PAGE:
A second reason for which Faqir writes in English is that she is currently a British citizen. She is an astute observer of English society and of its rules and nuances of behavior.
According to Bhabhapostcolonial writings are linguistically hybrid as much as postcolonial subjects are culturally hybrid. Jordan and Britain; this position allows her to observe closely facts, events and people.
The gripping, non-linear narrative is rendered in a rich multi-layered style, switching constantly in time and place between the Middle East and England. That is my milieu and what feeds my writing.
As for the postcolonial linguistic characteristic of this work, we argue that there is an excessive use of semantic and cultural translation.
In fact, Salma is a multiplicity: He suspects that Salma is either a tramp or an employee of intelligence agency MI5. This orientalist representation fundamentally based on a biased and stereotyped imagination is repeatedly displayed to the readers all through the novel to shake their awareness of such eliminating and liminalising attitudes.
Being a foreigner, with dark skin, Bedouin and Muslim, Salma faced in England another state of liminality. Using his master keys, the porter opened the door and let in a short, thin, dark young woman … when she looked at me she could only see the slit of my eyes and a white veil so she turned to him.
Elsewhere in the story, a doctor refuses to treat Salma only because she is dark skinned Salma spends several years in prison before being rescued by a nun who takes her to a convent in Lebanon. P15 The above lines, demonstrates the hostility and humiliation Salma had to face at the very beginning of her journey of dislocation to a foreign Western society.
That struck a chord with me. If it is to be considered as a feminist utterance, it can be categorized as postmodern as well. Using his master keys, the porter opened the door and let in a short, thin, dark young woman … when she looked at me she could only see the slit of my eyes and a white veil so she turned to him.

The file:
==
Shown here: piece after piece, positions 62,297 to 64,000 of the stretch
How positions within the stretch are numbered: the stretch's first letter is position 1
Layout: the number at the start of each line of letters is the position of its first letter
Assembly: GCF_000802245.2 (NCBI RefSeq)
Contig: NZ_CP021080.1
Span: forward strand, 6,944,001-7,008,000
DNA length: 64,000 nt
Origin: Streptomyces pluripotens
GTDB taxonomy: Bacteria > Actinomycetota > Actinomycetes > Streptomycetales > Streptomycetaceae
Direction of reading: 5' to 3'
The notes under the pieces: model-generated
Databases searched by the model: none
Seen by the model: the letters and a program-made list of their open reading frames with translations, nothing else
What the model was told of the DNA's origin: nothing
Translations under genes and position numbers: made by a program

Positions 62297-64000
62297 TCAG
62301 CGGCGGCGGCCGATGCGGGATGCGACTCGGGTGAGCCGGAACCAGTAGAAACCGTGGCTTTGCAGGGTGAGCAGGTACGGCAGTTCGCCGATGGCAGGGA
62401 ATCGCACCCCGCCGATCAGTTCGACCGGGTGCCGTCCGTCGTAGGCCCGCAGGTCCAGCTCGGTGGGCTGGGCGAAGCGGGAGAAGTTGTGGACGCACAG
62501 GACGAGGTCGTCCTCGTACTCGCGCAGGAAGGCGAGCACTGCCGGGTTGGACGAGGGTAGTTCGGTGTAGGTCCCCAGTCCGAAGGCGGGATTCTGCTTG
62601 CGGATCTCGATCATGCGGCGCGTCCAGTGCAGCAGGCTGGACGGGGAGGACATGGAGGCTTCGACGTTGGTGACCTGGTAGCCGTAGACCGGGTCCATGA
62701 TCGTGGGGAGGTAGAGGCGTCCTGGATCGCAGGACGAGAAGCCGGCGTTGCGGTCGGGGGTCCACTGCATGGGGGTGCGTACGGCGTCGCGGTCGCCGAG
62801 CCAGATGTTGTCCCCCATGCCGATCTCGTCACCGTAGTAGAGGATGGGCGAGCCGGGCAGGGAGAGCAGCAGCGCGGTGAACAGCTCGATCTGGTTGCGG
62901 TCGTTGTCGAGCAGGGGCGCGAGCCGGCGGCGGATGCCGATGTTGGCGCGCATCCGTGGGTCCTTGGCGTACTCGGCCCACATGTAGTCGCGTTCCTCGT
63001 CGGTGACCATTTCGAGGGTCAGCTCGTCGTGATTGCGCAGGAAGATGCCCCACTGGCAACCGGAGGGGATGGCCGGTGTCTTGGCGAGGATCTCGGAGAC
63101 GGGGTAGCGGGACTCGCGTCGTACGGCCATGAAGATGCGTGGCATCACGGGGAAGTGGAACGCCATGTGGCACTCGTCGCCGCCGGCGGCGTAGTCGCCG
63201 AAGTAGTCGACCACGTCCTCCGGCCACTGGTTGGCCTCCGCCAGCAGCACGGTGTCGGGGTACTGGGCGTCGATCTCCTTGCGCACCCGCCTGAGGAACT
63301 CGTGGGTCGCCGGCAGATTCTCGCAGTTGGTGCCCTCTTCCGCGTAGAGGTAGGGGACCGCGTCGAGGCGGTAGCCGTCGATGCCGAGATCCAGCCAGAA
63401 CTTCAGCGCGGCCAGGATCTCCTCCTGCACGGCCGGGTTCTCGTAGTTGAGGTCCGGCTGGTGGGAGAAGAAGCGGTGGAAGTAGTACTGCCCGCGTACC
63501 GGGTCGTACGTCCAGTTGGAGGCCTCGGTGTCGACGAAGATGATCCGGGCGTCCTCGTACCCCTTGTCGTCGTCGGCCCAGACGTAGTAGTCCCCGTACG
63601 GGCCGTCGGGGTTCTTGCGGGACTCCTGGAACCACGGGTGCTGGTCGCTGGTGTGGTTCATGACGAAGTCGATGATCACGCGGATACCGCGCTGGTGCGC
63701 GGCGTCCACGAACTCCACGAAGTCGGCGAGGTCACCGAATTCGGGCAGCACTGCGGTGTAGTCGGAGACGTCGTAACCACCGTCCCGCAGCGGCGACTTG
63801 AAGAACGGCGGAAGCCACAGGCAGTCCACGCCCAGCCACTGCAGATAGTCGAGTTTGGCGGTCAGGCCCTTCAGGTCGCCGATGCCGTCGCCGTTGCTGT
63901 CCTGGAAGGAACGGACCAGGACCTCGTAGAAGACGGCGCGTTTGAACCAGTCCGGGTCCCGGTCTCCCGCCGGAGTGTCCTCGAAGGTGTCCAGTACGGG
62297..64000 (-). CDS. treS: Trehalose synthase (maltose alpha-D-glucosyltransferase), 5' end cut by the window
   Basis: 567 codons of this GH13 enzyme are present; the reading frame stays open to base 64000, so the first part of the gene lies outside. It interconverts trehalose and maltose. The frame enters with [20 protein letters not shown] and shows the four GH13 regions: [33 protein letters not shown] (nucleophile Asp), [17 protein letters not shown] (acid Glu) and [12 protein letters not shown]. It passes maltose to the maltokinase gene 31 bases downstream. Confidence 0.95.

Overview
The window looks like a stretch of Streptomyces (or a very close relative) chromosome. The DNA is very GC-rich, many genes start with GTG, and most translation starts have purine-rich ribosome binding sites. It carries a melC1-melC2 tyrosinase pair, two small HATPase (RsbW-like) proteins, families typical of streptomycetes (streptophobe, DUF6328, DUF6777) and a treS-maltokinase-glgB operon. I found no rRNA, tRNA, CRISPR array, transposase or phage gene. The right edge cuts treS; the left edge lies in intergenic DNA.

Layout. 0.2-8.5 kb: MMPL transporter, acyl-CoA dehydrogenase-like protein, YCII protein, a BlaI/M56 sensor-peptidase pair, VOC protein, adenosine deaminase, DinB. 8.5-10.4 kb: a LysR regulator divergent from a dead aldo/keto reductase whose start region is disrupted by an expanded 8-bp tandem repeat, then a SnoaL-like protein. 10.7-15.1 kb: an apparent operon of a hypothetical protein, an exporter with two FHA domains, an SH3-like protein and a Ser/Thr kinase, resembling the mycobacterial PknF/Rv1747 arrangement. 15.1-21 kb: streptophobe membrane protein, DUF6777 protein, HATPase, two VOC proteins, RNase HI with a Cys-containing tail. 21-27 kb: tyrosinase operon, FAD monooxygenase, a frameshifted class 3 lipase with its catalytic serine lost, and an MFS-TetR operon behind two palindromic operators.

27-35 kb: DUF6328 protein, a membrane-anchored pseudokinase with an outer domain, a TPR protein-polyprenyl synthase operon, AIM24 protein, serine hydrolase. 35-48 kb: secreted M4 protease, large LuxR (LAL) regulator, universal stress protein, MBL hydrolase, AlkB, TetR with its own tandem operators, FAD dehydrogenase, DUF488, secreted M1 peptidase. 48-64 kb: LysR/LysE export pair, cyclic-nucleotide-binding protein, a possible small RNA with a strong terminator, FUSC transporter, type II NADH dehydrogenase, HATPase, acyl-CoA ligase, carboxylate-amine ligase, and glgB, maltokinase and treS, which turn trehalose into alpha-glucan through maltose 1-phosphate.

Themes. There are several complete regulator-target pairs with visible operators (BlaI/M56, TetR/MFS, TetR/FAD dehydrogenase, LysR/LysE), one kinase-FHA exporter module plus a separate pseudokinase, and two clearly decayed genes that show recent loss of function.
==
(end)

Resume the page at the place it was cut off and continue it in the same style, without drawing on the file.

When her boss Max, for whom she works as a seamstress, denies her the pay rise she had requested she takes a second job working evenings in a hotel bar. She decided to be herself despite of the many obstacles she faced in a diasporic space full of rejection, marginalization and hostility.
Salma spends a great deal of time living a new life in England, but continually longs for the day when she can go back to her homeland, driven by a compulsion to see her daughter.
FIND A SOLUTION AT Academic Writers Bay – Essay must critically engage with Fadia Faqir’s ‘My Name Is Salma’ and Tahar Ben Jelloun’s ‘Leaving Tangier’.– Clearly relate the two texts to one or more of the contemporary intellectual concerns, cultural dynamics and/or.
Hidden Arabs": Fadia Faqir's My Name is Salma and the Experience of the Arab Female Immigrants to Britain' 8 Pages '"The Other-Others? Hidden Arabs": Fadia Faqir's My Name is Salma and the Experience of the Arab Female Immigrants to Britain' Uploaded by.
Yousef Awad. My Name Is Salma [Fadia Faqir] on olivierlile.com *FREE* shipping on qualifying offers.2/5(1). In this regard, My Name is Salma represents Salma or Sally as a discriminated Arab British citizen who confronts a racist attitude from the part of many native British people.
For instance, when Salma is first displaced to Exeter and finds a room to inhabit, we read. In this paper, I aim at exploring the hardships these liminal selves, i.e.
marginalized Arab and/or Muslim immigrants living in the Diaspora and women in conservative Arab societies are facing, through an analytical study of Fadia Faqir’s protagonist Salma in My Name is Salma. My Name Is Salma is Jordanian/British author Fadia Faqir's third novel.
As its title suggests, its subject is torn between defiant assertion of her identity, despair at her forced exile, and determination to survive.Fadia faqirs my name is salma